The other thing, and I'm just going to tell you this very briefly, there was a very, very powerful ministry at New England Yearly Meeting this year by a young Black Quaker man, Xinef Afriam, who said: "Here is the bowl of Quaker faith and practice and what is that bowl made out of?" He said it was made out of certain good things, but it's also made out of white supremacy; given the time and place of Quaker origins, it was made of the material in that culture. "And can that bowl hold me as a Black Quaker?" And he said that the core belief in Quakerism is that there is that of God in everyone. He continued, "If the bowl of Quaker faith can't hold me as I am as a Black Quaker, then it can’t really hold God. So, whose responsibility is it to crack that bowl or reshape that bowl?" I think cracking it is important to expand the sense of sanctuary, to expand the sense of what this container is: faith and practice that can hold everybody. And he said, “And so, if we want something that holds God we must deal with the container itself.” I think that's a really powerful metaphor.

Related posts

This is the time of monsters: A conversation with Chris Crass pt. 1

The precarity and possibility of this political moment: a conversation with Chris Crass, pt 2.

What's at stake for white people in the struggle for racial justice? A conversation with Chris Crass pt. 4

Organizing white people for racial justice: A conversation with Chris Crass, pt. 5

Climate Champions

FCNL works alongside many other organizations to foster bipartisan action on climate change. Our goals of growing respectful relationships with members of Congress at the grassroots level are shared by the Citizens’ Climate Lobby (CCL).

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U.S. Role in the World: Peaceful Engagement or Military Might?

In the midst of efforts to radically reorganize the federal government, bolster military strength over diplomacy, development, and peacebuilding, Congress is pushing back. Our efforts to protect critical conflict prevention and peacebuilding accounts are bearing fruit. Senate legislation to fund diplomacy and development is case in point.

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Congress Needs to Pass the Dream Act Immediately

Congress needs to hear from you today about the urgency to protect Dreamers. 154,200 young immigrants are up against an arbitrary Oct. 5 deadline to renew their protections under the Deferred Actions for Childhood Arrivals program.

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Student Voices 2017-18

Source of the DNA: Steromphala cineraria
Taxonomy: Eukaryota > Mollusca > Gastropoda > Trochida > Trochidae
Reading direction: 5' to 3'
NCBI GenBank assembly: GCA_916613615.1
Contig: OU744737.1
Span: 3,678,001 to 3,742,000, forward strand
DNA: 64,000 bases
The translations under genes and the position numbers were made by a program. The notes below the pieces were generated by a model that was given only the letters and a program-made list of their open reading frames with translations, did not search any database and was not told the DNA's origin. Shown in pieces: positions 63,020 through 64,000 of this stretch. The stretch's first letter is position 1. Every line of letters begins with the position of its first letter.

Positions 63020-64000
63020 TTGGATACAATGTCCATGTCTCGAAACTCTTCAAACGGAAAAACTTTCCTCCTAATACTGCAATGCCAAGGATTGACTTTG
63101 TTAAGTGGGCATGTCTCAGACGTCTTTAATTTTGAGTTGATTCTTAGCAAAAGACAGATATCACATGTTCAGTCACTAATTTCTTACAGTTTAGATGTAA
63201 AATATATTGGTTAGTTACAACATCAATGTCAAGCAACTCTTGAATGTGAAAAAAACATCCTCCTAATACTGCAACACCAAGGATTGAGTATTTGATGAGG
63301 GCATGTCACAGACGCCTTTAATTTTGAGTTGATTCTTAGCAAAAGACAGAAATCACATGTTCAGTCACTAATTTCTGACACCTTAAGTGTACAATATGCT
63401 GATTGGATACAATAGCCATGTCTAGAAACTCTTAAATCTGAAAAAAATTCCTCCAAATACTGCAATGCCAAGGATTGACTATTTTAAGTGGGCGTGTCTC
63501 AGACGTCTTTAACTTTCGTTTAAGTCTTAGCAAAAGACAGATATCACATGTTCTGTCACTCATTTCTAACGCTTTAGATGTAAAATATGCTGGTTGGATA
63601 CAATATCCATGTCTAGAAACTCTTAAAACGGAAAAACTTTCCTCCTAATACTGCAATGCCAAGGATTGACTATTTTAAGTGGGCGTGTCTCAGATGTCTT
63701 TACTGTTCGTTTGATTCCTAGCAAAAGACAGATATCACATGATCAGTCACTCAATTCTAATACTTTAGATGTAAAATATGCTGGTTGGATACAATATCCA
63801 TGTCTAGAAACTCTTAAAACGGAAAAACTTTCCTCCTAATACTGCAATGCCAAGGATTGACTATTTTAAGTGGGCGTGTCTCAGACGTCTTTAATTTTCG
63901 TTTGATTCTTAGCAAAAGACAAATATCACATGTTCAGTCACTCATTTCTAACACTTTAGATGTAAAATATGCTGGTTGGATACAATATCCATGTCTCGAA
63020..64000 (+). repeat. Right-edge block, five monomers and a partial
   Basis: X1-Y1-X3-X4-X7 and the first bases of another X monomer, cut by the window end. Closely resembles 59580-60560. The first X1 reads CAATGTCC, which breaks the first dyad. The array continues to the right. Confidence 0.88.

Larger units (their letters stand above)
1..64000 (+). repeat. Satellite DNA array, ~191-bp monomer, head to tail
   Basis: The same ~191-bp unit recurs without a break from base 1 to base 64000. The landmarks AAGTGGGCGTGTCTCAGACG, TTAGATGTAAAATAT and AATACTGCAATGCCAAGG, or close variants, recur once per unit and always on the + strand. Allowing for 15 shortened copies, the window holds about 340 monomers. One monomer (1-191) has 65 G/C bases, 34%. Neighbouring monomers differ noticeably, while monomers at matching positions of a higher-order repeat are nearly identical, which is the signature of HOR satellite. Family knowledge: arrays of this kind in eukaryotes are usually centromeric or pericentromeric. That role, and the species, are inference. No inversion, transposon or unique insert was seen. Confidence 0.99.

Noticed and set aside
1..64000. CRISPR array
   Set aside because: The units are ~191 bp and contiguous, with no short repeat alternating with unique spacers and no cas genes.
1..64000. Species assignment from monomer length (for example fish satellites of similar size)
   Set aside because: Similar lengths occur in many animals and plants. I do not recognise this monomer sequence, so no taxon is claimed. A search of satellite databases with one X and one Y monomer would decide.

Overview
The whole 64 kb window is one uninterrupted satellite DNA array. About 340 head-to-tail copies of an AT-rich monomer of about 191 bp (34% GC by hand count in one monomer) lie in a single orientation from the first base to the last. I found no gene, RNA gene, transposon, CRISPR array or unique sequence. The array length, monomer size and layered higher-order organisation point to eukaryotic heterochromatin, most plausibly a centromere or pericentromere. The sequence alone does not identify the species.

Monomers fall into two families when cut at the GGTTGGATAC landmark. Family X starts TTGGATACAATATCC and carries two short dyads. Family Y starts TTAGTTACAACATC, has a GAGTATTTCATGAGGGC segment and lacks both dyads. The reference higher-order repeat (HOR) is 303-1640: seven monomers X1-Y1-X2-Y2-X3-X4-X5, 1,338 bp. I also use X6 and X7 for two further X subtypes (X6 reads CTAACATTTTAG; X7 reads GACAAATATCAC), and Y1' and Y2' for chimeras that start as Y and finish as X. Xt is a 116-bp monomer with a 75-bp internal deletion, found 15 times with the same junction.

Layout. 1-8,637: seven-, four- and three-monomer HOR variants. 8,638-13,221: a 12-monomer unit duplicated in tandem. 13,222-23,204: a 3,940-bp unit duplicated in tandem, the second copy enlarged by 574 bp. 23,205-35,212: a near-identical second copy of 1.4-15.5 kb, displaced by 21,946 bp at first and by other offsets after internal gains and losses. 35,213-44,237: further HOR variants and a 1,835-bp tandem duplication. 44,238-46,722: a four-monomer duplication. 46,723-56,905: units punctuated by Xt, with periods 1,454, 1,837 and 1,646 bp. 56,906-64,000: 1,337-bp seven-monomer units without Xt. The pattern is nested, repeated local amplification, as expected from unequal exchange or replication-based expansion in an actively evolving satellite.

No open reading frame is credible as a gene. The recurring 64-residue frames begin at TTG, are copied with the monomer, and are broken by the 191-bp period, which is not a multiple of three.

Friends Journal - Mon, 2017-10-09 08:00


2017-2018 SVP Theme: Testimony Stories. The fifth annual Student Voices Project is underway! We welcome submissions from all middle school and high school students (Quaker and non-Quaker) at Friends schools and also Quaker students in other educational venues, such as public schools and homeschooling.

The post Student Voices 2017-18 appeared first on Friends Journal.

Tea Party-Aligned Group Helping Push Congress To Debate U.S. Role In Yemen War

And GOP leaders in the House who seek to defer to the Trump administration and avoid upsetting Saudi Arabia, the United Arab Emirates and other American partners invested in the war may attempt to prevent the vote from taking place altogether through arcane legislative maneuvers, said Kate Gould of the Friends Committee for National Legislation.

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U.S. Role in the World - peaceful engagement or military might?

In the midst of efforts to radically reorganize the federal government, bolster military strength over diplomacy, development, and peacebuilding, Congress is pushing back. Our efforts to protect critical conflict prevention and peacebuilding accounts are bearing fruit. Senate legislation to fund diplomacy and development is case in point.

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FCNL Congratulates ICAN on Nobel Peace Prize

The Friends Committee on National Legislation congratulates the International Campaign to Abolish Nuclear Weapons (ICAN) for receiving the 2017 Nobel Peace Prize.

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Congressional Timeline on Pentagon Spending

Congress must take many steps to set the Pentagon’s final budget. For the fiscal year starting on October 1 (FY 2018), Congress and the president have already agreed to fund operations through December 8, 2017 at last year’s spending rate. Between now and then they still must reach a deal on the full year’s budget, or buy still more time.

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FCNL Congratulates the International Campaign to Abolish Nuclear Weapons on Nobel Peace Prize

The Friends Committee on National Legislation congratulates the International Campaign to Abolish Nuclear Weapons (ICAN) for receiving the 2017 Nobel Peace Prize.

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Letter Urging Meaningful Reform of Section 702 Surveillance

A letter published on October 3, 2017 by the American Civil Liberties Union and signed by 58 organizations urges representatives Goodlatte and Conyers to pursue substantial reforms to surveillance laws, specifically Section 702 of the Foreign Intelligence Surveillance Act (FISA).

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Friend in Washington Program

The Friends Committee on National Legislation (FCNL) has long benefitted from the dedicated service of Friends who volunteer in our Washington, DC office for a focused period of time.